The China Shipbuilding Industry Corporation (CSIC), which was just recently accused of stealing information from Scottish firm Pelamis Wave Power to develop its own wave energy device, says those claims are totally groundless.
CSIC’s No 710 Research Institute told the Global Times on Thursday that the company has spent many years of independent research to develop a wave power generating system specifically for China's conditions.
Contrary to what a former Pelamis business development director told the Guardian recently, there are huge differences between CSIC’s Hailong 1 device and Pelamis’ own system, the Chinese company has said. To give an example, CSIC has pointed at the number and length of pontoons used by the devices. It has also mentioned that the two systems are designed to work in different conditions.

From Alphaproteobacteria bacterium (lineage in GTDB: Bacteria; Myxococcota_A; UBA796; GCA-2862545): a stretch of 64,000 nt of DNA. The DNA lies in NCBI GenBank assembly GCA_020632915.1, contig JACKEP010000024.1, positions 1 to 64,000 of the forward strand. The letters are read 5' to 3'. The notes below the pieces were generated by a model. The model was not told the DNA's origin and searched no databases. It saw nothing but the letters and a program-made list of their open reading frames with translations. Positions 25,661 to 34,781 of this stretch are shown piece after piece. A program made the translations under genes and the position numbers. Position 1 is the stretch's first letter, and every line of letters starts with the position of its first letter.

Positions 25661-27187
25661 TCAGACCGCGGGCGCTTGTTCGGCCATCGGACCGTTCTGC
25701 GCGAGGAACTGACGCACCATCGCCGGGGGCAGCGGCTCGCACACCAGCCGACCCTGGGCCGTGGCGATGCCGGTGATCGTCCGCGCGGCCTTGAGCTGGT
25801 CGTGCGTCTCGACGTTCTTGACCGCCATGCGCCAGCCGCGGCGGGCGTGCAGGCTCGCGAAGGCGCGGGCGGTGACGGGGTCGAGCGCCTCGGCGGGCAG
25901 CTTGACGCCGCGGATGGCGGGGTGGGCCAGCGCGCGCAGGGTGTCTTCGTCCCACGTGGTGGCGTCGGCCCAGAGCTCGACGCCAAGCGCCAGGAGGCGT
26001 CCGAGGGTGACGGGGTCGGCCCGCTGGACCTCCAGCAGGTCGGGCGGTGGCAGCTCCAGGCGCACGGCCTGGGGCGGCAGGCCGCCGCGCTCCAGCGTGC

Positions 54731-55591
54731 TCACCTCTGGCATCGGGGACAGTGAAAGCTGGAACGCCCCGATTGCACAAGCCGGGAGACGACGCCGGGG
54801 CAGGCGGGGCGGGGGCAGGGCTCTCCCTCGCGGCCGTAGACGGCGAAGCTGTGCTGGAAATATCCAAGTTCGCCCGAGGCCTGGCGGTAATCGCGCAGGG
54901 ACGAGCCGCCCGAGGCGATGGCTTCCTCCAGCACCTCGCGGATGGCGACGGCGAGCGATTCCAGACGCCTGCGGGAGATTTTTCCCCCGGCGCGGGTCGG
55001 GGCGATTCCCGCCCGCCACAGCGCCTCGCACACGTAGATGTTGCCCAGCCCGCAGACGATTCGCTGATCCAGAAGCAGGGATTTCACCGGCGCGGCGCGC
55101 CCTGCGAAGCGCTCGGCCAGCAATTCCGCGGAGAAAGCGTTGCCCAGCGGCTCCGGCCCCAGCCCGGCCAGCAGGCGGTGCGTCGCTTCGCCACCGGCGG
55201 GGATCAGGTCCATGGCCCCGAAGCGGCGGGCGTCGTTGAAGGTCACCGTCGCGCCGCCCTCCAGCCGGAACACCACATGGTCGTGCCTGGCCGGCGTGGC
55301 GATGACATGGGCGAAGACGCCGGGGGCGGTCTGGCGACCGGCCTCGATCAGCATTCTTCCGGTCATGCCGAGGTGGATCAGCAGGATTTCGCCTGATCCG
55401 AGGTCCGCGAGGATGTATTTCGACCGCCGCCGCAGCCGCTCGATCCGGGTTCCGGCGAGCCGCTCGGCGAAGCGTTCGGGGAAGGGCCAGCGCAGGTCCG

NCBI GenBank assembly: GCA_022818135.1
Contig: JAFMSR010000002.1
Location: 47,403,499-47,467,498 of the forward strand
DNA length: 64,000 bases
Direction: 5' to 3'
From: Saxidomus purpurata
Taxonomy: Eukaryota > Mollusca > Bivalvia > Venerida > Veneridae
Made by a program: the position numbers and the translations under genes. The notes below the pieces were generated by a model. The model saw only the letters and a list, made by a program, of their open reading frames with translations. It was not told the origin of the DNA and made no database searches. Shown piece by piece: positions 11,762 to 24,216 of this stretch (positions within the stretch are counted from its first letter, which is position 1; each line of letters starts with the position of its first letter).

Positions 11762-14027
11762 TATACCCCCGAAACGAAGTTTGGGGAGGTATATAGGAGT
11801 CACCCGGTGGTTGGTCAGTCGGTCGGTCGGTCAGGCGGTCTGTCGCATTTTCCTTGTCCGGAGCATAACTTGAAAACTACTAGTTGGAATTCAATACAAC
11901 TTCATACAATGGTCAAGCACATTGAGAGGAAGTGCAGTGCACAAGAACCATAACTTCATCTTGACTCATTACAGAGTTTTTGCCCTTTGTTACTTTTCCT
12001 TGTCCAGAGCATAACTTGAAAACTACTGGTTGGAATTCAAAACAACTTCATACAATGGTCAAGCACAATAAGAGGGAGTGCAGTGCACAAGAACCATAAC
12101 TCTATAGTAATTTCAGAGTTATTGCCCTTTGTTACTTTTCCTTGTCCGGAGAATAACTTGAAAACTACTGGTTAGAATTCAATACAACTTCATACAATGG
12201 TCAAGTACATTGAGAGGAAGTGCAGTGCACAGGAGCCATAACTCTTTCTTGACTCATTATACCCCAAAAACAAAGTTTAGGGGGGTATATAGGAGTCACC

According to the Guardian report from Monday, a number of laptops have been stolen from Pelamis’ office in March 2011, about two months after a 60-man delegation from China visited the Scottish company. The crime went unsolved and people involved in the Pelamis project became suspicious only after a similar design emerged in China a few years later.
Max Carcas, who served as business development director at Pelamis until 2012, told the newspaper that even though some of the details are different, there are also striking similarities between the two concepts.
Pelamis, previously known as Ocean Power Delivery, entered administration in November 2014 as it was not able to obtain the needed financing to continue the development of its wave energy technology. The UK government’s Highland and Islands Enterprise (HIE) agreed to buy the company’s intellectual property in January 2015.
Neither the UK nor Scotland plan to challenge China over the patent, according to the report, which cited a representative for Wave Energy Scotland as saying that the IP is not protected in China.
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